The Duchess of Cambridge will, any day now, give birth to a baby girl named Alexandra who’ll study at the University of St Andrews and whose first boyfriend will be named Robert. That’s what the British public is putting its money on, as bookmakers tuck in to a baby betting frenzy in the final days of ‘bump-watch’.
Needless to say, brands are also betting on cashing in on the royal baby buzz. Unilever is one of a multitude firmly on the royal baby brand wagon, lining up its commemorative royal baby packs of Comfort and Persil. The Kate-effect is in full force, with photos of the Duchess leaving a luxury baby boutique carrying a white wicker Moses basket leading to a Moses baby basket buying boom (Asda has since reported a 57% increase in sales of similar-looking baskets).
The giant baby shower going on in the marketing world at the moment will do nothing to dampen people’s views that advertising is biased towards traditional views of the nuclear family.
Kate, Wills and their anxiously awaited new arrival are nothing like the average family in Britain. Yet, we as an industry continue to market this precise image of the modern household.
A recent Parentdish survey found that 85% of parents believe advertising is biased towards mothers and upholds an outmoded idea of family. Kate, Wills and their anxiously awaited new arrival are nothing like the average family in Britain. Yet, we as an industry continue to market this precise image of the modern household.
Harder to define
Today’s average family is much harder to define due to a number of societal shifts. One factor is the rise of stay-at-home dads, with 227,000 men acting as primary carers at the end of last year, a rise of 19,000 compared to the same period in 2011 and the highest rise since figures began in 1993.
Falling fertility rates and an increased life expectancy mean that we're having less children and having them later, with 49% of women now over 30 when their first baby arrives. Add to this changes to civil partnership laws, a growth in "Living-Apart-Together" relations, increasing gender equality in the workplace and the emergence of a "Peter Pan Generation", and the conventional idea of family starts to look rather old.
According to the Parentdish survey, 56% of parents said that advertisers should make an effort to talk to both parents equally. This view - albeit a slightly stronger version of it - presented itself with quite some clarity last Christmas when Morrisons and Asda came under fire from viewers for reinforcing "outdated" gender stereotypes in their TV advertising.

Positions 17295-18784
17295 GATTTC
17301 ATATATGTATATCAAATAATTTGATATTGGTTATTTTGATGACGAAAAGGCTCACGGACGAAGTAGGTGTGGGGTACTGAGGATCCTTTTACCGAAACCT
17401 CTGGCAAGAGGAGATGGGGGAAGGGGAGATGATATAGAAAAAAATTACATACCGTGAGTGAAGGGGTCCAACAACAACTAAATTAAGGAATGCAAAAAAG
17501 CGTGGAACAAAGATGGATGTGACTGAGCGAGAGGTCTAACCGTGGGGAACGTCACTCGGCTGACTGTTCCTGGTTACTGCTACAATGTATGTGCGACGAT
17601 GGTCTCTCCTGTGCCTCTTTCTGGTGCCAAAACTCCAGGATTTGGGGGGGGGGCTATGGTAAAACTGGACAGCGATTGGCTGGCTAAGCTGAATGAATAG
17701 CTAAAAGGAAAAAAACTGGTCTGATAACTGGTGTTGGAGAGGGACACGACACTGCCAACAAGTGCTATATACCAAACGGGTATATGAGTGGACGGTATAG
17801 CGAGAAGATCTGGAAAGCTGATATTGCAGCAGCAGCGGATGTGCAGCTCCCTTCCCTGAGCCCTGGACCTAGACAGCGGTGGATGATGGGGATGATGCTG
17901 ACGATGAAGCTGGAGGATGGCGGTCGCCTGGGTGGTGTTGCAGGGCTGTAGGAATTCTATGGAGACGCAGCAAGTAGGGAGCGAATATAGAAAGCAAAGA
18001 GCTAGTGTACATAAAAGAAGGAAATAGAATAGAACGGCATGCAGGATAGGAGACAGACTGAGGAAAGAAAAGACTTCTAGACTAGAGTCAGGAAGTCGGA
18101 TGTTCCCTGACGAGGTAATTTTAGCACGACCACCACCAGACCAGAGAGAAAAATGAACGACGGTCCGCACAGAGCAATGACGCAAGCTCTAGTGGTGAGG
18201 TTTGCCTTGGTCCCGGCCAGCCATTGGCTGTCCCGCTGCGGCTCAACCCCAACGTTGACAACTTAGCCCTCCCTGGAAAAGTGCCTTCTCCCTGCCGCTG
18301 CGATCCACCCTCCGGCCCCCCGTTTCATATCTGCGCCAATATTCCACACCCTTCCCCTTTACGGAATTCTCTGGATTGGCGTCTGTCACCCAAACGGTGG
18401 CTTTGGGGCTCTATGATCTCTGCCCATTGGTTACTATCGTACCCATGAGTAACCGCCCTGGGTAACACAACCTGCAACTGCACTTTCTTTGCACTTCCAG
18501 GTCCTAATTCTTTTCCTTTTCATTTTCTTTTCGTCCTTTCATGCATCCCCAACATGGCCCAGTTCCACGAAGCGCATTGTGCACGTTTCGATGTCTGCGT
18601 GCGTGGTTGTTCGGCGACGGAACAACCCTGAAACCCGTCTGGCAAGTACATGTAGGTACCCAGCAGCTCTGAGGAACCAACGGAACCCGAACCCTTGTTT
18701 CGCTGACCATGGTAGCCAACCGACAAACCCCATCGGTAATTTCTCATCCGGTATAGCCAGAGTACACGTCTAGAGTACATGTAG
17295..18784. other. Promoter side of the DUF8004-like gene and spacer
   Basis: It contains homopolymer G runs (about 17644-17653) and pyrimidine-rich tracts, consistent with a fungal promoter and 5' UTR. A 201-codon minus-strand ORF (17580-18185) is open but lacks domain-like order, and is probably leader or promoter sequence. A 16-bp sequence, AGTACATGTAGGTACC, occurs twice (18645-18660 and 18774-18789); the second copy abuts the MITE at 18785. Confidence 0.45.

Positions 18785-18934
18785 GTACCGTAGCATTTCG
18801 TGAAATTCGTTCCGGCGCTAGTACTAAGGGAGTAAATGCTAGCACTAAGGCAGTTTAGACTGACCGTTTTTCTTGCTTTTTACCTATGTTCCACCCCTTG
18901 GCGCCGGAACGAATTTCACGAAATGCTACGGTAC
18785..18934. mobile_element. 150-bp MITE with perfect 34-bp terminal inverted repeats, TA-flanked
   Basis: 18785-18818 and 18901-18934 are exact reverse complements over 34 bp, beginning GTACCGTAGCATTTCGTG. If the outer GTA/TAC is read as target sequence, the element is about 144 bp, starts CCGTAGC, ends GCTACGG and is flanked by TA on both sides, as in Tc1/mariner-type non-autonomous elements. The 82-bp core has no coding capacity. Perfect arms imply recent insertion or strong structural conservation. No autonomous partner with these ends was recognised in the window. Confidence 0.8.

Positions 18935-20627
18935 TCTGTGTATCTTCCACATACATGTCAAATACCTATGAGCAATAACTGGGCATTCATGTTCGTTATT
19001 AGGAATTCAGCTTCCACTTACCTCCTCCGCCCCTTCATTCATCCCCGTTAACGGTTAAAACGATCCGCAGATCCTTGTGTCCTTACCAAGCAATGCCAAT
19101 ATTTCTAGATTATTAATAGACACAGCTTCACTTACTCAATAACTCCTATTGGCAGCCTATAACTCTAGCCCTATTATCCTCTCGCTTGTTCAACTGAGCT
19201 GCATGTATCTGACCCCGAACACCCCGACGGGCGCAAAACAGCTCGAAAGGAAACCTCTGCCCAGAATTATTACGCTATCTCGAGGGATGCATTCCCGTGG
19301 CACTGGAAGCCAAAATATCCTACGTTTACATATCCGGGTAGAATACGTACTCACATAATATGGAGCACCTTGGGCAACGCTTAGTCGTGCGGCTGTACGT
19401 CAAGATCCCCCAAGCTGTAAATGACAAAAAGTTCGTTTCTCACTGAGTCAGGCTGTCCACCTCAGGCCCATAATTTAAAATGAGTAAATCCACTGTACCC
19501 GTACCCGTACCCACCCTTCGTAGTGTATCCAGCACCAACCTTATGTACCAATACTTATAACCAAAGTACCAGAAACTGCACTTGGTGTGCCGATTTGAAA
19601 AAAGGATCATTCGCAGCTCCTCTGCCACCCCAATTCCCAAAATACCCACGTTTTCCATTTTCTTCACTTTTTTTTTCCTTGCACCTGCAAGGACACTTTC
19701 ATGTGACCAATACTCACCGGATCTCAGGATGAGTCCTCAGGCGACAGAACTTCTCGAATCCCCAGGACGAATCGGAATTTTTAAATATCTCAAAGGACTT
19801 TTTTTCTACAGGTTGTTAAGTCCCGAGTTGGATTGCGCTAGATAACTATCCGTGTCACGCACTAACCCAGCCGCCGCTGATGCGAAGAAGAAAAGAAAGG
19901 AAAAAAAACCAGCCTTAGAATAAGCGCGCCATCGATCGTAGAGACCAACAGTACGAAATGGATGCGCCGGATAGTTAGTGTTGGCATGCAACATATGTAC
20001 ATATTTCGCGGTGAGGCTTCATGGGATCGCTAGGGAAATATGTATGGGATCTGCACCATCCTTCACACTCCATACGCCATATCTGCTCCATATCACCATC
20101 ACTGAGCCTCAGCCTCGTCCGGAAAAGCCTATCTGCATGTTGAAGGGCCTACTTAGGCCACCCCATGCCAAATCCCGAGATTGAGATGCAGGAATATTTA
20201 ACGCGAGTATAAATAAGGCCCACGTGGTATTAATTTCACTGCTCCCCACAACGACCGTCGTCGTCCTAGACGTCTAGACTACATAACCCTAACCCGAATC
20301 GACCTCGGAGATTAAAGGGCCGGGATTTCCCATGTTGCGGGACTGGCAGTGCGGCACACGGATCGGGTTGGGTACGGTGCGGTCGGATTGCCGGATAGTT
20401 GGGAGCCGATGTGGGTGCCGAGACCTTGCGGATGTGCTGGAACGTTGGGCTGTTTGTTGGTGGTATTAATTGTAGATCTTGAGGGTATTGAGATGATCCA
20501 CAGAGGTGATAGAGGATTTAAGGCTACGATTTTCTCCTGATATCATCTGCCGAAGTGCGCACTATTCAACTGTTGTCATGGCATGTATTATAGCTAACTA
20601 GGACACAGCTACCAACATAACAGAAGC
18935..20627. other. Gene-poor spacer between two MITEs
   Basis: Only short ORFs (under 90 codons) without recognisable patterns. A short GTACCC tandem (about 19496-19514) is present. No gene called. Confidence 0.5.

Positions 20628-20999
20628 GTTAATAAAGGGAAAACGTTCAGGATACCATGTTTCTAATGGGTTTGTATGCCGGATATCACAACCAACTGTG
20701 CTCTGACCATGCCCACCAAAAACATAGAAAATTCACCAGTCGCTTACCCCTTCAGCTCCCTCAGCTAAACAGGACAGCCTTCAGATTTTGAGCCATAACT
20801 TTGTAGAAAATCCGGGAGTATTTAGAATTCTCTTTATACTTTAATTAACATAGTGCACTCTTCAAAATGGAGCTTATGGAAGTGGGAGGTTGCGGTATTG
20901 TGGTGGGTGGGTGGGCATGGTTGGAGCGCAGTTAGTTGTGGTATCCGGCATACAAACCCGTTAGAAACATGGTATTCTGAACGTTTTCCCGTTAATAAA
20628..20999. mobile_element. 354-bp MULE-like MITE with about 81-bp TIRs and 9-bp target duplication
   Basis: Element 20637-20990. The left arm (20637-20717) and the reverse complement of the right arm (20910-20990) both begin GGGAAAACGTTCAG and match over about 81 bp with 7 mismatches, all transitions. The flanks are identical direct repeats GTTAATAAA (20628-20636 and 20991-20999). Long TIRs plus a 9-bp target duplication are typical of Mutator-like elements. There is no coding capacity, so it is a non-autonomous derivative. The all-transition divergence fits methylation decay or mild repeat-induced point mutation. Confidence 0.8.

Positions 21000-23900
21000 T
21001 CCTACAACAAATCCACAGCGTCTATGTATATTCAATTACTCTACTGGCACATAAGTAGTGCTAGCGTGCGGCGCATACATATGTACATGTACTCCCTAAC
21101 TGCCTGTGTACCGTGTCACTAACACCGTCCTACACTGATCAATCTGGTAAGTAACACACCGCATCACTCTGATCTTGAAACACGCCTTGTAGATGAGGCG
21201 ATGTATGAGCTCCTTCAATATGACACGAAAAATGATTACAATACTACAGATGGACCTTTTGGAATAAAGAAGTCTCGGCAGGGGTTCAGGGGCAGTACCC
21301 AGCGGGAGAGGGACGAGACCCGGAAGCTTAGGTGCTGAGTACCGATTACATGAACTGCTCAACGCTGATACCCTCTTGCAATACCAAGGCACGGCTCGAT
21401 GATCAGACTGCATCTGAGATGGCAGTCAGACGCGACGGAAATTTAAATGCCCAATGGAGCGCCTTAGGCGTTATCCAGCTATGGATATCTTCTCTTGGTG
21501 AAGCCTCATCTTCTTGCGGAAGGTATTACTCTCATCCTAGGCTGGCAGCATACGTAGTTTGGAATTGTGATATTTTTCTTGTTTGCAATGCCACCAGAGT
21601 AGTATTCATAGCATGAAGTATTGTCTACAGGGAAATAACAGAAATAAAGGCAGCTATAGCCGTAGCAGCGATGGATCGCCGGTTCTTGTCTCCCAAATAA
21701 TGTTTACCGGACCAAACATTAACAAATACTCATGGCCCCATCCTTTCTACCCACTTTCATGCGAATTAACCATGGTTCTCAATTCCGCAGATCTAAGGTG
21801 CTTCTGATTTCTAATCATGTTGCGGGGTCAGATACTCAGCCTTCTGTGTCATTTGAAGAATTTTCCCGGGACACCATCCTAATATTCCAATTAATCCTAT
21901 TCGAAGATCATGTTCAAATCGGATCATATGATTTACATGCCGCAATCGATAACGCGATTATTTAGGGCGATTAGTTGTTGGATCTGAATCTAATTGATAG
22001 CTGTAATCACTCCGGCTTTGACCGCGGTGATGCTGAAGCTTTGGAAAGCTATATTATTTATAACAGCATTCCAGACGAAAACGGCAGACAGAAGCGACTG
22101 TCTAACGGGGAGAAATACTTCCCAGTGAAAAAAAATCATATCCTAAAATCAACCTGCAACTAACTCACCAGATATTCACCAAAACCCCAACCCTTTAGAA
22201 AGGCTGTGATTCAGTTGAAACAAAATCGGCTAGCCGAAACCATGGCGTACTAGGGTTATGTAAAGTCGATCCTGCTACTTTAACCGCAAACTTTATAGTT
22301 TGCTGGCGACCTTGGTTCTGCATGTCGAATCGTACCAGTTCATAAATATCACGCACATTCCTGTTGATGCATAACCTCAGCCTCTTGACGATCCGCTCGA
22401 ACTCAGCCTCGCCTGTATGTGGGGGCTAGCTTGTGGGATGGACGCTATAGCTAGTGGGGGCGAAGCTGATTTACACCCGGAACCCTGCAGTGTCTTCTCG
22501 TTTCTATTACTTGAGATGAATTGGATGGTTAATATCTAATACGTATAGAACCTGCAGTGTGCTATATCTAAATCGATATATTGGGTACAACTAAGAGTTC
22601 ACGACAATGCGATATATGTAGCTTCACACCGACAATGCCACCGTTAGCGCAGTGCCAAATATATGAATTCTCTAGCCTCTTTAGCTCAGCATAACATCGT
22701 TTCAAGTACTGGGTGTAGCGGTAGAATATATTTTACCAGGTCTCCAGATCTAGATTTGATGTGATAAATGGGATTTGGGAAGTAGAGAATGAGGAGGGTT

Although it would be naive to make claims about the family construct turning on its head altogether, it's important for brands - and particularly FMCG brands that sell an idea of what family is - to reevaluate their idea of family, or risk alienating certain demographics.
Procter & Gamble is a brand that has done extremely well out of reinforcing family values, no doubt with mountains of data behind it to back up why it should. "Proud Sponsor of Mums" was an undisputedly inspired campaign, but is this an approach they'll be taking in twenty years' time, or will "Proud Sponsor of Parents" be more appropriate? Its latest "My Ariel" ads are perhaps proof that the paradigm is shifting, casting a much younger user of laundry detergent than we’re used to.
Cheerios hit the headlines in the US recently when it attempted to present an alternative idea of the family model by depicting a caucasian mother, an African-American father and a mixed-race daughter. The ad sparked a number of racist comments on YouTube, forcing the brand to disable comments on the video due to the nature of the responses. The result? Cheerios was applauded for sticking its neck out and displaying an authentic understanding of American families.
If the rise of stay-at–home dads and same sex adoption continues at the rate that it has done, it's perfectly plausible that we'll start seeing a shift in how household products are marketed, and who they're marketed to. Couple this with recent research from Pew that revealed mothers are the sole or primary provider in four-in-ten households with children, and perhaps one day we'll see washing up liquid aimed at men instead.
Most brands still sell the idea of a traditional family, but it's rapidly becoming an inaccurate reflection of their market. As consumers, we want to feel that brands understand us, and our everyday lives. We don't want to feel that they are trying to pigeonhole us.
Advertisers need to show that they understand the different forms that the modern family now takes. Those who do so will be capturing the zeitgeist in a way that will resonate with the British public much more deeply than a tactical royal baby ad ever could.